//Remove all spaces and dashes. Simply ignore them.
    NUMBER = CARDNUMBER.replace(/ /g, "");
    NUMBER = NUMBER.replace(/-/g, "");
    // Visa
    var re = new RegExp("(4[0-9]{15})");
    if (NUMBER.match(re) != null)
        return "Visa";

    // Mastercard
    re = new RegExp("(5[1-5][0-9]{14})");
    if (NUMBER.match(re) != null)
        return "Mastercard";

    // AMEX
    re = new RegExp("^3[47]");
    if (NUMBER.match(re) != null)
        return "AMEX";

    // Discover
    re = new RegExp("^(6011|622(12[6-9]|1[3-9][0-9]|[2-8][0-9]{2}|9[0-1][0-9]|92[0-5]|64[4-9])|65)");
    if (NUMBER.match(re) != null)
        return "Discover";

    // Diners
    re = new RegExp("^36");
    if (NUMBER.match(re) != null)
        return "Diners";

    // Diners - Carte Blanche
    re = new RegExp("^30[0-5]");
    if (NUMBER.match(re) != null)
        return "Diners - Carte Blanche";

    // JCB
    re = new RegExp("^35(2[89]|[3-8][0-9])");
    if (NUMBER.match(re) != null)
        return "JCB";

    // Visa Electron
    re = new RegExp("^(4026|417500|4508|4844|491(3|7))");
    if (NUMBER.match(re) != null)
        return "Visa Electron";

    return "";

-- Test the UDF:
select PaymentCardType('4470653497431234');

Snowflake Streams Made Simple

Snowflake Streams Made Simple

Snowflake streams demystified

The term stream has a lot of usages and meanings in information technology. This is one of the reasons the Snowflake stream feature has excited interest, but also raised confusion. Technologists often use the term stream interchangeably with a platform for handling a real-time data feed, such as Kafka. Snowflake streams are something different.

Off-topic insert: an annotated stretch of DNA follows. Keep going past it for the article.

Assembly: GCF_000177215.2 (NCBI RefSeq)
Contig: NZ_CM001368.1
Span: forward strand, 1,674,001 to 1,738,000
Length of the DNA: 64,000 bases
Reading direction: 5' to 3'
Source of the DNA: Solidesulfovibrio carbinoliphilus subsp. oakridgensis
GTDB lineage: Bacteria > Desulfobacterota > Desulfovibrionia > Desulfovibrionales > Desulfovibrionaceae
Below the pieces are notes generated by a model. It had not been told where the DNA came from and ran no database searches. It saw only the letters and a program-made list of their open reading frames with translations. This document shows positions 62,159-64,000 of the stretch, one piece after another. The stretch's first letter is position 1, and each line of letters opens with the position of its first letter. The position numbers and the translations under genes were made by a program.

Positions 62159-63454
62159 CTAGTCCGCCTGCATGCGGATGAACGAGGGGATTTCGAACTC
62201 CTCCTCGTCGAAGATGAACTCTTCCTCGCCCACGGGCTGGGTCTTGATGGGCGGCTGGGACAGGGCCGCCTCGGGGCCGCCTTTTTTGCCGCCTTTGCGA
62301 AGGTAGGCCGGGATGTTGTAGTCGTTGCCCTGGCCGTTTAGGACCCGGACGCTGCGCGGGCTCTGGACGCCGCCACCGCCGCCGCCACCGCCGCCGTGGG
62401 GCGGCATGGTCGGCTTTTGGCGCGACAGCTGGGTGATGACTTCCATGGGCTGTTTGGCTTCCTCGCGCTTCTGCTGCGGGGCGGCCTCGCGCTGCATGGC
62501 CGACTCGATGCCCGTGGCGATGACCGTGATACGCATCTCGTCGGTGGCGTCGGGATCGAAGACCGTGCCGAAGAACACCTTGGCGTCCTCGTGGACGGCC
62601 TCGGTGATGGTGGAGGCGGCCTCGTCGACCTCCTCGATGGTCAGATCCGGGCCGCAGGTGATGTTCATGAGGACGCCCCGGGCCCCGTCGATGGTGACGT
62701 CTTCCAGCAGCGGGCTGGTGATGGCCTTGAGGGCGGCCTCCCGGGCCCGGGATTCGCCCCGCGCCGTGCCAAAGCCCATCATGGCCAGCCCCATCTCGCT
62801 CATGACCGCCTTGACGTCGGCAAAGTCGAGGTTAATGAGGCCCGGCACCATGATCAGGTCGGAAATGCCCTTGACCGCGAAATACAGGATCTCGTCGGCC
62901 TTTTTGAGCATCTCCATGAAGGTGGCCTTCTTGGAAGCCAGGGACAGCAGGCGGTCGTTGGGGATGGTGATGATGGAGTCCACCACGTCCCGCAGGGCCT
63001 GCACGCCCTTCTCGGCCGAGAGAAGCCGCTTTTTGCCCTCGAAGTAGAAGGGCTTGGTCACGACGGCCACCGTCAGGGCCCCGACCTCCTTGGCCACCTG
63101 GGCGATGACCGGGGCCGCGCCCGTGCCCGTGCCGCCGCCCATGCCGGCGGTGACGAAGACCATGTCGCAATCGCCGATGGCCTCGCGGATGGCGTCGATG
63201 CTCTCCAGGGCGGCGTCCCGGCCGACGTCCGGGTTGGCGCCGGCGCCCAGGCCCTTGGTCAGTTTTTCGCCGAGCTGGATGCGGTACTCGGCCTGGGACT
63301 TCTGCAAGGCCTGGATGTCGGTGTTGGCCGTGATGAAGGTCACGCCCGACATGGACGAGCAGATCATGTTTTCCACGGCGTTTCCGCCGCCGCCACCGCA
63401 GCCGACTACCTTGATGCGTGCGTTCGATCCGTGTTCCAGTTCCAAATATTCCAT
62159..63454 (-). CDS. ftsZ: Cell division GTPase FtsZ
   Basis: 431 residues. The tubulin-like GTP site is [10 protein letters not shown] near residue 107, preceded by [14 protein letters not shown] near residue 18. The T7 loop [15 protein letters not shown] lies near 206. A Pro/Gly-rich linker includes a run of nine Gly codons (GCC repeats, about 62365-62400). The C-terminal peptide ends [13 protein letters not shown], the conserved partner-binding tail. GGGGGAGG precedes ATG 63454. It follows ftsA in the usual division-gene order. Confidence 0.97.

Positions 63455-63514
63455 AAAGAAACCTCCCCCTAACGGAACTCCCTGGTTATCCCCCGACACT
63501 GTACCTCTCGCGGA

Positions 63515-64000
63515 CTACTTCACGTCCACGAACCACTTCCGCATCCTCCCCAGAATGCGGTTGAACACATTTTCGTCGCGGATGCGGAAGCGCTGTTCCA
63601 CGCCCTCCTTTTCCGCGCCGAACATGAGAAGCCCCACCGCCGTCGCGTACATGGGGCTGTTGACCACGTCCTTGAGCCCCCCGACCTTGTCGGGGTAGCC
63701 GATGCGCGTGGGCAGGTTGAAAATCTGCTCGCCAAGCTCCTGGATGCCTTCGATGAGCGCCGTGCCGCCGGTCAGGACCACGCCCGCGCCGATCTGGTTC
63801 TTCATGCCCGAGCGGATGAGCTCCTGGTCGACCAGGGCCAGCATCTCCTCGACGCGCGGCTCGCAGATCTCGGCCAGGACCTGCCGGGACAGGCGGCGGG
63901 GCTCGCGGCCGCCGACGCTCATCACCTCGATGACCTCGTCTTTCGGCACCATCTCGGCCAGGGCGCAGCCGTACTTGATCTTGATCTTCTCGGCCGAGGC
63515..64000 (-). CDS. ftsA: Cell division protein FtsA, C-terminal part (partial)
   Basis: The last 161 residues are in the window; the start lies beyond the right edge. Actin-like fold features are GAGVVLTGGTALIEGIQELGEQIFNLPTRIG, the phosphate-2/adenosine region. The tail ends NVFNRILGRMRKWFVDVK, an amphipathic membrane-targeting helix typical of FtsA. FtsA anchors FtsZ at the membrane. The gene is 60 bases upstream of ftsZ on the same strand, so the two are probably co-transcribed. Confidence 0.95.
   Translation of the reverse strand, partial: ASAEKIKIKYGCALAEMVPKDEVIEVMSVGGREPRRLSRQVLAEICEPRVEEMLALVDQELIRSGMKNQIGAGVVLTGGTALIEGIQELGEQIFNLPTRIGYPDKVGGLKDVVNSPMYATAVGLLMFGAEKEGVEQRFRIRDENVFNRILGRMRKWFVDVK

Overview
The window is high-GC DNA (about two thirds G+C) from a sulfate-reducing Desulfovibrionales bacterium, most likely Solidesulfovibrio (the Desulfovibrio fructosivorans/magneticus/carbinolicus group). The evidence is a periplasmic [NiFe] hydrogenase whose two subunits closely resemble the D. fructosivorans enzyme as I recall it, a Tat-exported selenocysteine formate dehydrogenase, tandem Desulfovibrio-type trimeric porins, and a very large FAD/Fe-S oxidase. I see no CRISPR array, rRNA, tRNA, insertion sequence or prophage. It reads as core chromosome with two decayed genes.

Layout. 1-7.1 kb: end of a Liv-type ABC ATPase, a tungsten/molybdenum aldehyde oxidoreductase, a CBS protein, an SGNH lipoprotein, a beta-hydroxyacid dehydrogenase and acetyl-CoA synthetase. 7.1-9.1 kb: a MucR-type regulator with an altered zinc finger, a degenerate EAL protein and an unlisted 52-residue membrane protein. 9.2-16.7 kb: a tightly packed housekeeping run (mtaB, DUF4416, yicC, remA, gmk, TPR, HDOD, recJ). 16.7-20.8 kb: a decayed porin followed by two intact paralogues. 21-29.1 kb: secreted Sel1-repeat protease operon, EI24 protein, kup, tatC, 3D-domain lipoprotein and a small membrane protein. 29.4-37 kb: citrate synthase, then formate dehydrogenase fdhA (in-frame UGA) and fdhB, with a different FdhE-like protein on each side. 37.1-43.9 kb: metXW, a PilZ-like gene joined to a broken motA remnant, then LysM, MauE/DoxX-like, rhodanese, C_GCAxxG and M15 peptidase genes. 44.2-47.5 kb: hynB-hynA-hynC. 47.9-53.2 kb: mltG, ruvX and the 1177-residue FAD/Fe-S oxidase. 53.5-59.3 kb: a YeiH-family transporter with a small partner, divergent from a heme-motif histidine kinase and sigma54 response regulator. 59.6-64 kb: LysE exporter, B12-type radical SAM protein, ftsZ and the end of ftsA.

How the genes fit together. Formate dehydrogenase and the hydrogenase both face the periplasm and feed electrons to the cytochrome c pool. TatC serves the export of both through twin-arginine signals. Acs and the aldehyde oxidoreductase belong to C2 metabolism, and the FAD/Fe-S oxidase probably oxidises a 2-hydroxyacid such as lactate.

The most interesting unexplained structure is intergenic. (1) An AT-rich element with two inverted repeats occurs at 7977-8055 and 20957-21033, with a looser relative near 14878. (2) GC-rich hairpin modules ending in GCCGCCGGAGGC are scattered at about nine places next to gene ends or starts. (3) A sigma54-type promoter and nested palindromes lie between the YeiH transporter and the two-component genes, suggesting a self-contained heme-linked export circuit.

Often distinctions in technology are subtle. Fortunately this isn’t one of those times. Snowflake streams are nothing like Kafka, Spark Streaming or Flume. They capture change data, i.e., CDC and show the changes in a table. Also, Snowflake streams are not always “streaming”. They capture changes to a table whether they’re happening in a stream, micro-batches, or batch processes.

Why use stream tables

There are lots of reasons. One of the most common is keeping a staging table and production table in sync. Before discussing how, let’s discuss why you might want to have a staging table at all. Why not just process changes directly in the production table?